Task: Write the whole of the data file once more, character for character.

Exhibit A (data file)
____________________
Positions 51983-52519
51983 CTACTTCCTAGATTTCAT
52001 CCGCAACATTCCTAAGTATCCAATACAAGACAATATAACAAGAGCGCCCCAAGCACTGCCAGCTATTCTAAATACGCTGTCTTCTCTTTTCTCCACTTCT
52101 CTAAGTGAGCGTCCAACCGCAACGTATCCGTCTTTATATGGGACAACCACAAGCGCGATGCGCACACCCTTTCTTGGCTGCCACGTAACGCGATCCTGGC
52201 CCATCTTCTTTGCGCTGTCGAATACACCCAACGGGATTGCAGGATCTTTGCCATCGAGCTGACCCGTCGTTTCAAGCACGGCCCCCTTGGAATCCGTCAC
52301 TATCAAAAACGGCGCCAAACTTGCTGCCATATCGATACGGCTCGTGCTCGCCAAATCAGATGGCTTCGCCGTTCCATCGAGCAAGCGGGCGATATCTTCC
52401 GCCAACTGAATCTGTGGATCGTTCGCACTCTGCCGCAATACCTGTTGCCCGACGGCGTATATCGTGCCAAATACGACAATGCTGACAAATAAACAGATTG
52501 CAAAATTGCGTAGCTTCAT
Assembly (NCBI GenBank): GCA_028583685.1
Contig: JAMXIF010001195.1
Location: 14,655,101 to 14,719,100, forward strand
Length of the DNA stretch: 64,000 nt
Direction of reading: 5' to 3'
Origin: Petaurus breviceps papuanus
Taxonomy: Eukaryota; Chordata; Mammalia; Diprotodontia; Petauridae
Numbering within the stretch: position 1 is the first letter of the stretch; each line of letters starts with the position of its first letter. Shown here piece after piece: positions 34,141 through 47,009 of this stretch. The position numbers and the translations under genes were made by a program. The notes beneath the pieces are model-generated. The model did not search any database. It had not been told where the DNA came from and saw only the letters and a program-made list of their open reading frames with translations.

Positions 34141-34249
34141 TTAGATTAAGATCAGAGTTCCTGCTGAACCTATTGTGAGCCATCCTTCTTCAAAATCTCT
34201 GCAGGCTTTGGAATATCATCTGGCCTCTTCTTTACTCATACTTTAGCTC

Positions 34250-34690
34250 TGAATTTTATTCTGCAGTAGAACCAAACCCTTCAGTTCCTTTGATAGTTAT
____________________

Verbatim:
Positions 51983-52519
51983 CTACTTCCTAGATTTCAT
52001 CCGCAACATTCCTAAGTATCCAATACAAGACAATATAACAAGAGCGCCCCAAGCACTGCCAGCTATTCTAAATACGCTGTCTTCTCTTTTCTCCACTTCT
52101 CTAAGTGAGCGTCCAACCGCAACGTATCCGTCTTTATATGGGACAACCACAAGCGCGATGCGCACACCCTTTCTTGGCTGCCACGTAACGCGATCCTGGC
52201 CCATCTTCTTTGCGCTGTCGAATACACCCAACGGGATTGCAGGATCTTTGCCATCGAGCTGACCCGTCGTTTCAAGCACGGCCCCCTTGGAATCCGTCAC
52301 TATCAAAAACGGCGCCAAACTTGCTGCCATATCGATACGGCTCGTGCTCGCCAAATCAGATGGCTTCGCCGTTCCATCGAGCAAGCGGGCGATATCTTCC
52401 GCCAACTGAATCTGTGGATCGTTCGCACTCTGCCGCAATACCTGTTGCCCGACGGCGTATATCGTGCCAAATACGACAATGCTGACAAATAAACAGATTG
52501 CAAAATTGCGTAGCTTCAT
Assembly (NCBI GenBank): GCA_028583685.1
Contig: JAMXIF010001195.1
Location: 14,655,101 to 14,719,100, forward strand
Length of the DNA stretch: 64,000 nt
Direction of reading: 5' to 3'
Origin: Petaurus breviceps papuanus
Taxonomy: Eukaryota; Chordata; Mammalia; Diprotodontia; Petauridae
Numbering within the stretch: position 1 is the first letter of the stretch; each line of letters starts with the position of its first letter. Shown here piece after piece: positions 34,141 through 47,009 of this stretch. The position numbers and the translations under genes were made by a program. The notes beneath the pieces are model-generated. The model did not search any database. It had not been told where the DNA came from and saw only the letters and a program-made list of their open reading frames with translations.

Positions 34141-34249
34141 TTAGATTAAGATCAGAGTTCCTGCTGAACCTATTGTGAGCCATCCTTCTTCAAAATCTCT
34201 GCAGGCTTTGGAATATCATCTGGCCTCTTCTTTACTCATACTTTAGCTC

Positions 34250-34690
34250 TGAATTTTATTCTGCAGTAGAACCAAACCCTTCAGTTCCTTTGATAGTTAT